This question has similarities to this one but concerns canal travel in more ancient times and is aimed at finding an approximate speed of flow not variables.
Assume an Earth-like world but with much less water. Desert conditions prevail over most of the surface and most of the water there is, is locked up in the polar ice caps. The human inhabitants have constructed a large canal network to move the water from the Polar Regions where there’s water but insufficient heat, to the temperate regions (3000km or more) where there’s heat but insufficient water. The original builders are long gone and the canal network is now operated by a more primitive people.
There needs to be a flow of water in the canals for irrigation on a massive scale, but the inhabitants also want to use the canals for trade. How fast can the water flow in the canals before the canals are effectively useless for two-way trade purposes? And what measures can the inhabitants take to avoid this problem?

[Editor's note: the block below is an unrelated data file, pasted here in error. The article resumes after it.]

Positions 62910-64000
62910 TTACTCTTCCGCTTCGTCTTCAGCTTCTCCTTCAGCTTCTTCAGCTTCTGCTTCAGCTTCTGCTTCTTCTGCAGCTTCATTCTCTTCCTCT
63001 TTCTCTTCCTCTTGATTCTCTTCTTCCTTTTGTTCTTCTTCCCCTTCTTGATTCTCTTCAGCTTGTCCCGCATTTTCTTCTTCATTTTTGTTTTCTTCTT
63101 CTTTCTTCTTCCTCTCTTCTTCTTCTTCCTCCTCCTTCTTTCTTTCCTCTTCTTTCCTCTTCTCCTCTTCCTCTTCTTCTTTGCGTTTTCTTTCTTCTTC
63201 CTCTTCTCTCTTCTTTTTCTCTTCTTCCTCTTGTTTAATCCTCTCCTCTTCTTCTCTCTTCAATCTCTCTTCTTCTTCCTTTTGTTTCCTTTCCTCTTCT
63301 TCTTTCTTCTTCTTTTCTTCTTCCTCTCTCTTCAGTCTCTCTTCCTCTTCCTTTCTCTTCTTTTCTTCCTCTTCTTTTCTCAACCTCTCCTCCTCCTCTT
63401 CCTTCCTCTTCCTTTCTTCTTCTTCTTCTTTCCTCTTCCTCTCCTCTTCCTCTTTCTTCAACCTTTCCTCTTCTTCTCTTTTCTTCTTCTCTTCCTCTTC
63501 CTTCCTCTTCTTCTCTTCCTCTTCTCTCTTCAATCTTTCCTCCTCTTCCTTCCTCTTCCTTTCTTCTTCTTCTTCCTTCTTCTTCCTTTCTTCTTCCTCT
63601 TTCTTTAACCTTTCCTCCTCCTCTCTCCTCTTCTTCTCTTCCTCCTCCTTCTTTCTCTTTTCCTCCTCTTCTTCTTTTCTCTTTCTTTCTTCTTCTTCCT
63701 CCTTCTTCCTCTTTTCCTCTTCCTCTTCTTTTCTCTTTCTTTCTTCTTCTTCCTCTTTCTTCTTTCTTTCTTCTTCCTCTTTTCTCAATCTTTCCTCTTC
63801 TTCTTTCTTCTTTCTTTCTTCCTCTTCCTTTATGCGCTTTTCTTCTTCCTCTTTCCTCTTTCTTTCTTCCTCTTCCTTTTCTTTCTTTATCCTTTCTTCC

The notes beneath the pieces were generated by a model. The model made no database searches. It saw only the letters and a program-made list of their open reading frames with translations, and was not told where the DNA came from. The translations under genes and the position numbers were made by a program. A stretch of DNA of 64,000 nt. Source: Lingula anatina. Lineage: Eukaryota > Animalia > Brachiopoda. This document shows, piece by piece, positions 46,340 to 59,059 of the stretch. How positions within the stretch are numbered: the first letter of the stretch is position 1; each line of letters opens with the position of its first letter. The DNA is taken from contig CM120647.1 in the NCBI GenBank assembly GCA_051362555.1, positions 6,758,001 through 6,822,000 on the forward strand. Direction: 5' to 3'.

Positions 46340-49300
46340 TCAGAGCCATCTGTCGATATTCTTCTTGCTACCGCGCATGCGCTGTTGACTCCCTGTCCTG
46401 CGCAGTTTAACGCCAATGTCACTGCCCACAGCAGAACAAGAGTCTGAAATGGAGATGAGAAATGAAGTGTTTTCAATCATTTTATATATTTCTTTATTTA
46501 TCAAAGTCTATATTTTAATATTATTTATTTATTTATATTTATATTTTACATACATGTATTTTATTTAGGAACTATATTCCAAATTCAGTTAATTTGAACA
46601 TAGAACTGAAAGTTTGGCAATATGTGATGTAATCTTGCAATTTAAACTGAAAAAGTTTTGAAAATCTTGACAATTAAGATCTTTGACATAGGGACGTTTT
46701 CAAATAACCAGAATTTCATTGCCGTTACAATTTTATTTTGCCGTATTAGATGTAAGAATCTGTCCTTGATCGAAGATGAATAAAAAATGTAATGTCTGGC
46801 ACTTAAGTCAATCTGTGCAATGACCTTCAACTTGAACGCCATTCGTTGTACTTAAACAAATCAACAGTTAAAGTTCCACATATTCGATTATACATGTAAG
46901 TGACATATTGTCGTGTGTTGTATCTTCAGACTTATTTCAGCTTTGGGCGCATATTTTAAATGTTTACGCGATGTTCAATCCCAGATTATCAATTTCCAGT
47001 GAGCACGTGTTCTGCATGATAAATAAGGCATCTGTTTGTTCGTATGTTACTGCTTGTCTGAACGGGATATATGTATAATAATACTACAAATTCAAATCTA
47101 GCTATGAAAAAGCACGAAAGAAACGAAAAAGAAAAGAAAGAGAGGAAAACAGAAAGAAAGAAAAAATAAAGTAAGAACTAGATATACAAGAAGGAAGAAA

The primitive people of this world can use any technology available to any human civilization prior to 400CE. Assume winds are similar to those on earth and would blow from different directions from time to time. The trade distances needed would range from tens to thousands of km. The canals can be up to 2km wide.
Out of scope the practicality of the canal construction and no magic.